One of Robert Kiyosaki’s fundamental concepts, the CASHFLOW Quadrant, does a great job of illustrating the different ways people think about and receive income. The “Rich Dad Poor Dad” author divides people into four categories – employees (E) and self-employed individuals (S) who are on the left side of the quadrant, and business owners (B) and investors (I) who are on the right side.
Cash-on-Cash Return and Internal Rate of Return are two important financial metrics that all prospective passive investors need to understand in order to be able to properly evaluate investment opportunities. In this article, we’ll explain the difference.
Many people who want to invest passively in multifamily real estate don’t because they think they don’t have enough capital. In this article, we discuss a handful of creative sources you can tap to gather the funds needed to invest in a multifamily syndication.
While paying taxes is inevitable, multifamily syndication investors can take advantage of depreciation, cost segregation analysis, and various deductions in order to minimize the impact of taxation on their return, and use cash out refinancing and 1031 exchanges to grow their profits tax free over time.
According to a recent study, the majority of Americans rely on social security, pension plans, and investment accounts as sources of retirement income, with real estate being one of the least popular choices. There are several reasons, however, why retirees may want to take a second look at investing in rental properties, especially multifamily.
Robert Kiyosaki's CASHFLOW Quadrant defines four categories of earners – employees and self-employed individuals on the left, and business owners and investors on the right. The concept points to those on the right side of the quadrant as the ones with the true potential for achieving financial independence.
This article examines the pros and cons of both single-family and multifamily real estate investments.
An overview of Self-Directed Individual Retirement Accounts and how they can be used for real estate investing.
A battle of two asset classes. Read our comparison of multi-family real estate investing and stock market investing.
Here are 10 multi-family real estate terms that are essential for investors to understand when evaluating passive investment opportunities.
An overview of the key team members that we work with to successfully syndicate and operate multi-family properties.
Multi-family real estate has a proven track record of providing high risk-adjusted returns. Let's dive into the numbers and see the strength this asset class showed during and after the Great Recession.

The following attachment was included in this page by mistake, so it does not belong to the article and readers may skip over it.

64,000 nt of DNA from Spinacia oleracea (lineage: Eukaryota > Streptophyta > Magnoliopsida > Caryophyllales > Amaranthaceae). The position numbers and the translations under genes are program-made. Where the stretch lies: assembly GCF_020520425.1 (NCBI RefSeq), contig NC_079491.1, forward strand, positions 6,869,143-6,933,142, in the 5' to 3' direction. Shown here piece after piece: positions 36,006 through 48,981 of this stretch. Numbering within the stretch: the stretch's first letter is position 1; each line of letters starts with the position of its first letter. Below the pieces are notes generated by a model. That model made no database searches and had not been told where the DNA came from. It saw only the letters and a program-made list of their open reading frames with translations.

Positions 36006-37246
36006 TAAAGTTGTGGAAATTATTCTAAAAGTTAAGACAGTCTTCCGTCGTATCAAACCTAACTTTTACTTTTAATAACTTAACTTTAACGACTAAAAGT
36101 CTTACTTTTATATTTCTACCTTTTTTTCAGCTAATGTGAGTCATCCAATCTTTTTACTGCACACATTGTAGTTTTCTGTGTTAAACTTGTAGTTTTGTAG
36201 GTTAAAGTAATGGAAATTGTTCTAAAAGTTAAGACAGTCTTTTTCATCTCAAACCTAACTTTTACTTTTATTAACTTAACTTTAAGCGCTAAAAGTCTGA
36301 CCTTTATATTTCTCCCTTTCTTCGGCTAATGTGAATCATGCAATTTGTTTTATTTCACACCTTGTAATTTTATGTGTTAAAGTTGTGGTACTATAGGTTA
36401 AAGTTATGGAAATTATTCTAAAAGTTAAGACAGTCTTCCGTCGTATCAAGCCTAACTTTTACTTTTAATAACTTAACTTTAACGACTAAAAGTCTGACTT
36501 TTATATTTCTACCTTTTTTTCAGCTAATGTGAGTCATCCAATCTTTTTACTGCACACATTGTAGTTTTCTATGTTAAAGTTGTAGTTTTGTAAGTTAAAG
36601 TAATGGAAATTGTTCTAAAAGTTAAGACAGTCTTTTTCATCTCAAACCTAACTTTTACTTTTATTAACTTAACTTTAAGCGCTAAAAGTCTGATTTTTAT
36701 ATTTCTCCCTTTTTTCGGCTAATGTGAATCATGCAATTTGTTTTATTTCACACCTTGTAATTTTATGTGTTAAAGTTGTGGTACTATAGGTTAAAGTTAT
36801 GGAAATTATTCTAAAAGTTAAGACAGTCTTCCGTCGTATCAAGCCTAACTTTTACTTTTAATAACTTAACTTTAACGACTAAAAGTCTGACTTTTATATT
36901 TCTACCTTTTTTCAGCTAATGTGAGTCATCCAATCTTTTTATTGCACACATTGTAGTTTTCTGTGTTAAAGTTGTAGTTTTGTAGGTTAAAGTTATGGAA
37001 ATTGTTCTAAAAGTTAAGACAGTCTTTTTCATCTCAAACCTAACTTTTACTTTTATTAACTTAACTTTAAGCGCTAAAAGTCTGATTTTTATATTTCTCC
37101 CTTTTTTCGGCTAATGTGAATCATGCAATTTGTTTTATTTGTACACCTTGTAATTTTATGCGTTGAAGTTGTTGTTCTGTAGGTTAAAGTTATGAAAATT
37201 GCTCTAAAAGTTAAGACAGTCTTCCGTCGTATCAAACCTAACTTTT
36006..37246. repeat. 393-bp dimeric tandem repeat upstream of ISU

There are many successful ways to invest passively or actively through real estate. Most importantly, choose a route that creates alignment.
The wealthiest people in America tend to have one thing in common. They own real estate and use depreciation to reduce their tax liability.
Should you invest in single-family or multi-family properties? We will outline why multi-family investing is a far more superior investment.
Multi-family investing is a powerful investment strategy with a multitude of ways to generate passive income.
Asset Management requires an experienced manager to effectively optimize the operation, value, and returns of a real estate investment.
Not every deal is worth an investment. Establish a baseline for both effective decision making and sound investing with these key questions.
The cost of a college education can run into the hundreds of thousands of dollars, and many parents find themselves financially unprepared for their children’s academic endeavors. One option that can help families get a head start on saving for education expenses is the Coverdell Education Savings Account (CESA).
A new multi-family syndication deal has finally arrived! You’ve been planning to start building passive income for months or years, and now an opportunity is right in front of you. But, wait! What are all of these documents?
Every investment involves risk. Investing in multifamily real estate is no exception. The ability to use leverage when purchasing real estate is one of the most powerful attributes of this asset class. However, leverage is a double-edged sword. It can both increase and decrease risk. Fortunately, the added risk can be mitigated and one of the greatest tools for doing so is non-recourse debt.
A-Rod (former New York Yankees Baseball Star, Alex Rodriguez) owns over 13,000 units of multifamily real estate all over the country. He says the apartment business is better than baseball
Your IRA’s job is to work on your behalf to create income and capital gains that help secure your financial future. Is yours working hard enough? In this article we explore how investing in real estate through a self-directed IRA leads to a higher ROI compared to the volatility of financial markets.
Interested in passive multi-family investing and would like to leverage the experience and expertise potential partners? Here some compelling benefits to this investment strategy!
Are you a high income earner looking to build wealth? We will discuss the importance of having a written financial plan, saving your income, balancing your portfolio, and more.
Even though multifamily real estate is one of the safer asset classes to invest in, like any investment, there are still risks involved. The current market conditions, the property management team, the condition of the building itself, and certain financial aspects of the investment can all have a huge impact on the success of your investment.
Despite the tumultuous times of the COVID-19 Pandemic, Baltimore's multifamily market has demonstrated its resilience and is on pace to rebound well. In this article we dig into Baltimore's stats as reported by various leading industry data providers.